McAdams On: Broadband Over Power Lines
2/25/2011 9:49:31 AM
Long before there was a looming spectrum crises, there was broadband over
power lines. BPL promised digital subscriber line data rates through electrical
wall outlets. It was approved by the Federal Communications Commission seven
years ago and has since languished. Why, especially now that broadband has
become a priority such that the president is stumping for it?
The main reason is that BPL has few friends and determined enemies. There was
no promise of a new device market, and therefore no interest from the consumer
electronics industry. It represented competition to entrenched broadband
providers, the cable and telephone companies. Enthusiasm never materialized
from utilities, which probably cannot spell “competition,” much less perceive
of it. The FCC’s BPL rules became embroiled in challenges long before the
public ever got wind that broadband access could be had from a wall socket.
“FCC rules” and “embroiled” go together like “unleashing” and “spectrum,” the
premise upon which the administration’s National Broadband Plan rests.
Eschewing technological research for anecdotal economic assertions, the administration
has determined that 500 MHz of spectrum must be designated for wireless
broadband, or communist dogs will eat this country like a torn-open sack of
Iams. Never mind that less then one-third of the 547 MHz now designated for
wireless broadband is built out.
Those airwaves lay fallow because there is more spectrum in the market than
capital to develop it. New cell sites cost around $500,000 each, according to
one FCC white paper. The estimated cost of the administration’s ultimate goal
of 100 Mbps for every man, woman and child is $350 billion. A nationwide
wireless broadband network will take years and the unlikely cooperation of
competitive service providers to realize. The country is already wired for
electricity. BPL could be deployed yesterday.
In the absence of champions, BPL effectively has been killed by its opponents,
comprising some 700,000 ham radio licensees. The ham radio lobby, the American
Radio Relay League, went after BPL with a vengeance, claiming it caused
interference to their members’ operations. The FCC reaffirmed its rules in
2006, and the League sued. Two years later, a federal court ordered the
commission to cough up previously redacted documents. Those were released in
2009 along with a Further Notice of Proposed Rulemaking that commenced
gathering dust. The ARRL in the meantime filed complaints against one of the
few BPL providers in the country, alleging interference in four municipalities.
Thus the regulatory saga continues, even as the Institute of Electrical and
Electronics Engineers this week published a third standard for the technology.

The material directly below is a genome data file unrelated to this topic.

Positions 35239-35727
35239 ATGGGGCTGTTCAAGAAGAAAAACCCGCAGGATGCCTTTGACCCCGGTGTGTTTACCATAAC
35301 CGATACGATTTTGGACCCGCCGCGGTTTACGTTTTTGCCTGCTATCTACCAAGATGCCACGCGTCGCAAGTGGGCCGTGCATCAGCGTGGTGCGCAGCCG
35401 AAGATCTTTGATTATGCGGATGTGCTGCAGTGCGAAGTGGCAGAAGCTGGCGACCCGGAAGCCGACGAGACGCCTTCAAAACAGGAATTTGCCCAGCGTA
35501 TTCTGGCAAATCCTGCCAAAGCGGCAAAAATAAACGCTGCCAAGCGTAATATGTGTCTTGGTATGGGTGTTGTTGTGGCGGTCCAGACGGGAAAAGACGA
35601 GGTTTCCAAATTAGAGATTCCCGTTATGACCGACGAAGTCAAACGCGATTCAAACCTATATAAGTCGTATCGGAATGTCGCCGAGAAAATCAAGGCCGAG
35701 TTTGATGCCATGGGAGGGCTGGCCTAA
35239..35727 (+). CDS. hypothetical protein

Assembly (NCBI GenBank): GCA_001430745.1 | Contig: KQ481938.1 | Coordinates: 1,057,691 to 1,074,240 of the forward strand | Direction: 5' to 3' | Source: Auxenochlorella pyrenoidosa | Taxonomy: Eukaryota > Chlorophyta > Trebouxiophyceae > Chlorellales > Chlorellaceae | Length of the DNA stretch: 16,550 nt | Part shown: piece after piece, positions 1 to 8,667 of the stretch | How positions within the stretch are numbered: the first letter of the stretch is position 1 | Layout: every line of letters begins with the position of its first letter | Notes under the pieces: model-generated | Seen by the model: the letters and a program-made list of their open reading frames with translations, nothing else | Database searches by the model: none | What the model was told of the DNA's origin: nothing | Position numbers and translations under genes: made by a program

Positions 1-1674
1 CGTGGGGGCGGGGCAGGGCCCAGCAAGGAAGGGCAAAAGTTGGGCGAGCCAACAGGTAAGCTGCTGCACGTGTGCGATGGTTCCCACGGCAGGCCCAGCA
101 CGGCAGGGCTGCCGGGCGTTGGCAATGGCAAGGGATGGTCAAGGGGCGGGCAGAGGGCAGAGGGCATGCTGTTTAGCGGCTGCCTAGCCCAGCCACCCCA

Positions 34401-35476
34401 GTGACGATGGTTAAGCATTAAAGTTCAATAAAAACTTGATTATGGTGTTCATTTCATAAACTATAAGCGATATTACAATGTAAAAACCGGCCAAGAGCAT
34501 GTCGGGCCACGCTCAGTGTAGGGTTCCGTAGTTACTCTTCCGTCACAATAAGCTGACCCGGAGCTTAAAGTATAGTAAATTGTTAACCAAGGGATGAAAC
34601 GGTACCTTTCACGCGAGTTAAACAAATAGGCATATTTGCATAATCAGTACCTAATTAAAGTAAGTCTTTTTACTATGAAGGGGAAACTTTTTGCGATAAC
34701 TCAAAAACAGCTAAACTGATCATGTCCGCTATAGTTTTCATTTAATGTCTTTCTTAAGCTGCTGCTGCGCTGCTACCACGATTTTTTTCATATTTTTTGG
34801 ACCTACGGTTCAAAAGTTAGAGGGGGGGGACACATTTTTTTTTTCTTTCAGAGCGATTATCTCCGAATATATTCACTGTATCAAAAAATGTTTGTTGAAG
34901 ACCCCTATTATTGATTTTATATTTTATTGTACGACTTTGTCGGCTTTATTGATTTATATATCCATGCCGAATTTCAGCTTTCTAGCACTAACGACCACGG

Here’s what IEEE had to say about its BPL operating protocol and
interoperability standard, No. 1901:
Networking products that fully comply with IEEE 1901 will deliver data rates in
excess of 500 Mbps in LAN applications. In first-mile/last-mile applications,
IEEE 1901-compliant devices will achieve ranges of up to 1,500 meters. The
technology specified by IEEE 1901 uses sophisticated modulation techniques to
transmit data over standard AC power lines of any voltage at transmission
frequencies of less than 100 MHz.
In the transportation sector, for example, the standard’s data rates and range
make it possible to deliver A/V entertainment to the seats of airplanes, trains
and other mass transit vehicles. Electric vehicles can download a new
entertainment playlist to the A/V system while the car is charging overnight.
In the home, [power-line communication] will complement wireless LANs by
providing a link through walls and other RF impediments as well as over
distances beyond the normal range of wireless networks. It will complement
wireless networks in hotels and other multistory buildings by carrying
multimedia data over the longer distances and allowing wireless to complete the
communication link over the last few meters.
What’s not to love if you’re one of the 240 million Internet users comprising
77.3 percent of the U.S. population? And why exactly is this technology being
held hostage by 0.2 percent of the population? How is it possible that after
nearly 10 years in development, BPL’s interference issues haven’t been fixed?
They have, but providers dismiss these resolutions, according to Ed Hare, manager
of the ARRL lab and an executive member of the IEEE working group that helped developed
the electromagnetic compatibility standard for BPL, No. 1775. That group
ultimately withdrew its support for 1775 over “
flaws” that allowed continued interference to ham operations.
“Putting radio signals onto power wiring is a recipe for interference, although
as has been demonstrated with help from ARRL, there are ways to implement this
technology so that its strong radio noise emissions do not cause widespread
interference problems,” Hare said. “The industry creates it own controversy by
not incorporating those techniques universally, and fiercely fighting against
having its most successful models turned into good regulations and standards.”
The federal government is hell bent on broadband, so why has it all but
abandoned BPL? The FCC’s final rules for the technology are pending. It’s hard
to imagine the commission not being able to appease 700,000 people for the sake
of 240 million, notwithstanding an agenda to hand the video market to the
wireless industry on a silver platter. If goal of the commission and the White
truly the provision of
nationwide broadband, BPL would be a major part of the discussion and the plan.
-- Deborah D. McAdams